Oman celebrates 49 years of development

Sunday November 17 2019

Oman's Minister of Oil and Gas Mohammed Al Rumhi (in a thawb) is welcomed by traditional dancers at Mombasa port on October 22, 2017. Kenya and Oman's relations have evolved over the years beyond the historical and cultural ties. PHOTO | FILE | NATION MEDIA GROUP


This year, the Sultanate of Oman celebrates its 49th National Day under the leadership of His Majesty Sultan Qaboos bin Said with a stronger faith in its firm political principles derived from its civilised values represented in building a modern state.

These values are based on mutual respect between countries, promoting constructive cooperation tools and enhancing common interests for the welfare of the land and people.

With these ideals, the Sultanate of Oman has distinguished itself with a steadfast approach and a positive diplomacy, which have earned it global respect and appreciation, and become an orient of peace and coexistence.

Focusing on people as the backbone of development, and in accordance with its sound vision, the sultanate directed its efforts to its development.

Empowering the Omani people, in terms of education and capacity building to enable them undertake their entrusted role in steering the country’s development, is the top priority for the government.



The Omani woman, for whom the monarch has dedicated October 17 of every year as the Woman Day, has also got a significant share of those responsibilities.

Five Omani women efficiently participate in strategy development and government policymaking in their capacity as ministers.

From ancient times, the name Oman has been synonymous with the sea and maritime navigation.

In the present day, the strategic location of Oman on the Indian Ocean, the Arabian Sea and the Sea of Oman has made it the prime spot in the region, attracting international commercial shipping lines.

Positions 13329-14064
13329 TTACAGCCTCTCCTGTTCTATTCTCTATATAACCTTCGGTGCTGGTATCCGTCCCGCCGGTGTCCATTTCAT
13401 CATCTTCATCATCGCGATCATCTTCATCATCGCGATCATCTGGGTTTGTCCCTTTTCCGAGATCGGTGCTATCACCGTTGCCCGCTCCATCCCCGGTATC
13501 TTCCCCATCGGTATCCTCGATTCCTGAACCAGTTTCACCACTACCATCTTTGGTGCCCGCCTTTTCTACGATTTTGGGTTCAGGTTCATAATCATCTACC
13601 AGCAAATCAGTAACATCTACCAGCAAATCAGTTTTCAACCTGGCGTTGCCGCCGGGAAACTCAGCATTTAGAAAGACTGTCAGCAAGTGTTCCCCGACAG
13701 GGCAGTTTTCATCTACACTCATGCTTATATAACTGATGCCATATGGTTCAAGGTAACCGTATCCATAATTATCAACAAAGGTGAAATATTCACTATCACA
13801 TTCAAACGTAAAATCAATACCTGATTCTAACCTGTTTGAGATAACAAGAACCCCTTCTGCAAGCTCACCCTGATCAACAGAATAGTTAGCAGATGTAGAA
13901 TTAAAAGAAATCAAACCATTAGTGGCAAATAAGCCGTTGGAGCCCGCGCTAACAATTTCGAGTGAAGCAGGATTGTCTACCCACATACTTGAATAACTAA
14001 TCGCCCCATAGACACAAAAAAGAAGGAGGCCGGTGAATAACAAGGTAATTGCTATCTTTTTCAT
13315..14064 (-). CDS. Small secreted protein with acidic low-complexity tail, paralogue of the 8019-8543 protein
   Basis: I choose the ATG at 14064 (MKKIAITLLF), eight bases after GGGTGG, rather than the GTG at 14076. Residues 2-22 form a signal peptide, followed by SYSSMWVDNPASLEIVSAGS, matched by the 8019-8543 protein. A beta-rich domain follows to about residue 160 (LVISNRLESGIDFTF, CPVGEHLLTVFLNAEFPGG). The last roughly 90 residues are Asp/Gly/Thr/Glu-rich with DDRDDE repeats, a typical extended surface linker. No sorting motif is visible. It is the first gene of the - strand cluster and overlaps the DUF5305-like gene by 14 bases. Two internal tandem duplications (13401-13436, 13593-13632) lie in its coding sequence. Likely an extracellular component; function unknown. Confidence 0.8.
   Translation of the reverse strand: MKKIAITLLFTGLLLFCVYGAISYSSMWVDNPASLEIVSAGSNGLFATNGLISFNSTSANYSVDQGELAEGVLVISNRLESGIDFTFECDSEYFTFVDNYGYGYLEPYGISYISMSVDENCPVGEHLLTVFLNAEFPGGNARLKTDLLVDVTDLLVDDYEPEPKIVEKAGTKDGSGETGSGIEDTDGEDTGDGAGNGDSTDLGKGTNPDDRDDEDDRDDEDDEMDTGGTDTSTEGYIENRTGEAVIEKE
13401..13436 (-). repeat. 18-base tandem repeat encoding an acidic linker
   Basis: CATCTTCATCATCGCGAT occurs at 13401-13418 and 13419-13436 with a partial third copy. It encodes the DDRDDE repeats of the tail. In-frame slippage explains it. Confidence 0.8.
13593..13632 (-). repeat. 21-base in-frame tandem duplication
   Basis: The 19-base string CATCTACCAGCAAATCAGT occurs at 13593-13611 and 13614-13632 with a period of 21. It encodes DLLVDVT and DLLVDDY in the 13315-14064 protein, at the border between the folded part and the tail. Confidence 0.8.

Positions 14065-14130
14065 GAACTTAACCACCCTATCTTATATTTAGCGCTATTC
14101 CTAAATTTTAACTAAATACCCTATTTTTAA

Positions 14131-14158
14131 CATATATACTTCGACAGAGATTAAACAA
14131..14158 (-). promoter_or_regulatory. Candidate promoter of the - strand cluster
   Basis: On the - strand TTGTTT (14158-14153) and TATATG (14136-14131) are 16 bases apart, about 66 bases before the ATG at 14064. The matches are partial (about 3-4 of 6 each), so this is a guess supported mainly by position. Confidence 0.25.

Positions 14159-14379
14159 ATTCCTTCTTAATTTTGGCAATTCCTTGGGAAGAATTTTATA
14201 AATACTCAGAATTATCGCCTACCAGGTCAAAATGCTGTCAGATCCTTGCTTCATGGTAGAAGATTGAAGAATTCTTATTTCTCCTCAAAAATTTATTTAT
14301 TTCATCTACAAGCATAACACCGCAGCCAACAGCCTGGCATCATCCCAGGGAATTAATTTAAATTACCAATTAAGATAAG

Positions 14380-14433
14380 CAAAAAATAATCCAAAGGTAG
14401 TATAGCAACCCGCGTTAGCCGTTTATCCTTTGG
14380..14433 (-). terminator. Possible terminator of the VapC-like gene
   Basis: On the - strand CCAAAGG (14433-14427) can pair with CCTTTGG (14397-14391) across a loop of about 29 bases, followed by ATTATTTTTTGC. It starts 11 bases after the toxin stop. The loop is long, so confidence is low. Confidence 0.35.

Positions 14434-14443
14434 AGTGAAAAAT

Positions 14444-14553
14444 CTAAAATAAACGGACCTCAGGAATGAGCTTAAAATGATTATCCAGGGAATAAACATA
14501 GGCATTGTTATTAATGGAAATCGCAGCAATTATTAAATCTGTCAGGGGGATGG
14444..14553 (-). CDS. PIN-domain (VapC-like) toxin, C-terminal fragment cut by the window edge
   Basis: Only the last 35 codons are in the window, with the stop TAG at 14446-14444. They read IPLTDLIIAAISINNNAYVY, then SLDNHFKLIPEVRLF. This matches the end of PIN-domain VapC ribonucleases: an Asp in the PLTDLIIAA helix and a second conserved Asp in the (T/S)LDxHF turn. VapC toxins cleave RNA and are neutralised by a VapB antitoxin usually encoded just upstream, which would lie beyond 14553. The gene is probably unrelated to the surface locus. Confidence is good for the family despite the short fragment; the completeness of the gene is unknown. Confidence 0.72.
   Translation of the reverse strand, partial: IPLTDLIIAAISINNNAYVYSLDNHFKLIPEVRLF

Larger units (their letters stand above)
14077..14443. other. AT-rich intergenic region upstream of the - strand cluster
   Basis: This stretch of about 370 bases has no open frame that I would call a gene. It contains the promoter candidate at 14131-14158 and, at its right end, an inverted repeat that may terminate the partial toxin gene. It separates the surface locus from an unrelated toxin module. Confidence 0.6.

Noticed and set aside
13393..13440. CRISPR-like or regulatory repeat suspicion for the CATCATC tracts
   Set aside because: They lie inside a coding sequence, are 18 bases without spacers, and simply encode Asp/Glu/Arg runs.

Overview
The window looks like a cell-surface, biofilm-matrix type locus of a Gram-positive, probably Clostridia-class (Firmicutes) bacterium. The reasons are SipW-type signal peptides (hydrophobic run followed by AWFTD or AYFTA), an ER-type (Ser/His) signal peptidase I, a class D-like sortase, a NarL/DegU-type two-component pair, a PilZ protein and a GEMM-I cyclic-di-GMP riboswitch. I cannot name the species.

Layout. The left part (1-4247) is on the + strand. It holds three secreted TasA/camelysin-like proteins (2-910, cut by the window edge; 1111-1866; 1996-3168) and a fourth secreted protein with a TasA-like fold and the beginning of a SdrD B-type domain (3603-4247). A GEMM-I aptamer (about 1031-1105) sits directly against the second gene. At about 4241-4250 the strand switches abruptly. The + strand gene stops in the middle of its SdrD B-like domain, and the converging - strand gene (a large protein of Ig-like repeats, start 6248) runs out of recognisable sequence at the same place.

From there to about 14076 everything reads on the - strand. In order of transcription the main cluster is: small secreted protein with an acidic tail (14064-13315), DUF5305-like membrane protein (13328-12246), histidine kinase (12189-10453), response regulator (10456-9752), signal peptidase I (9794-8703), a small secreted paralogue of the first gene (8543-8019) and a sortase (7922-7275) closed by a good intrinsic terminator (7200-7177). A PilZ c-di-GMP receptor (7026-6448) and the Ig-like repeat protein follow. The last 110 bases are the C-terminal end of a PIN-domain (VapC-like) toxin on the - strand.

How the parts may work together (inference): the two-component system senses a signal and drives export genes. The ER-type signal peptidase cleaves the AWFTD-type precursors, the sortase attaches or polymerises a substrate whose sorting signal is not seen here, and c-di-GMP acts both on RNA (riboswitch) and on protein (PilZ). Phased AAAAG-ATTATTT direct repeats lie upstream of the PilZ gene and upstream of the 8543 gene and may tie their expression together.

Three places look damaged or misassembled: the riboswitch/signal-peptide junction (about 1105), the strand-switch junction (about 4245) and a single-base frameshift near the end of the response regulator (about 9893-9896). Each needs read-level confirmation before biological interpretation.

Its big modern seaports in Salalah, Sohar and the Duqm Economic Zone attract billions of dollars in direct foreign investment.

Above all, Oman’s location has placed it in direct engagement with most regions of the world, thus creating different relations.


Our ties with Africa in general and East Africa in particular is neither new nor for immediate economic interests.

Rather, the relationship is an ancient historical, deep-rooted and robust one that derives its strength and stature from family links and the Swahili culture.

Oman is, arguably, the only country outside East Africa where Kiswahili is extensively spoken.

In Oman, you will hear the language with its fascinating mix of the original Arabic vocabulary and the Bantu languages, reflecting the distinct sociocultural blend of our ancestors coming from Oman and their brothers in the East African region with its civilised cultural and social heritage.

This unique bond is evident in the distinctively formidable relations between the two friendly countries of the Sultanate of Oman and the Republic of Kenya.


The relations have evolved over the years beyond the historical and cultural ties to involve many other aspects of cooperation.

The new world order demands more engagement, better cooperation and stronger interaction among nations on the basis of mutual respect so as to advance the common good of their peoples.

Oman is keen and determined to take these strong ties to the highest level in the best interest of the two peoples of the sultanate and Kenya, and of the wider East Africa region.

Mr Al-Harthi is the Ambassador of the Sultanate of Oman to Kenya. [email protected]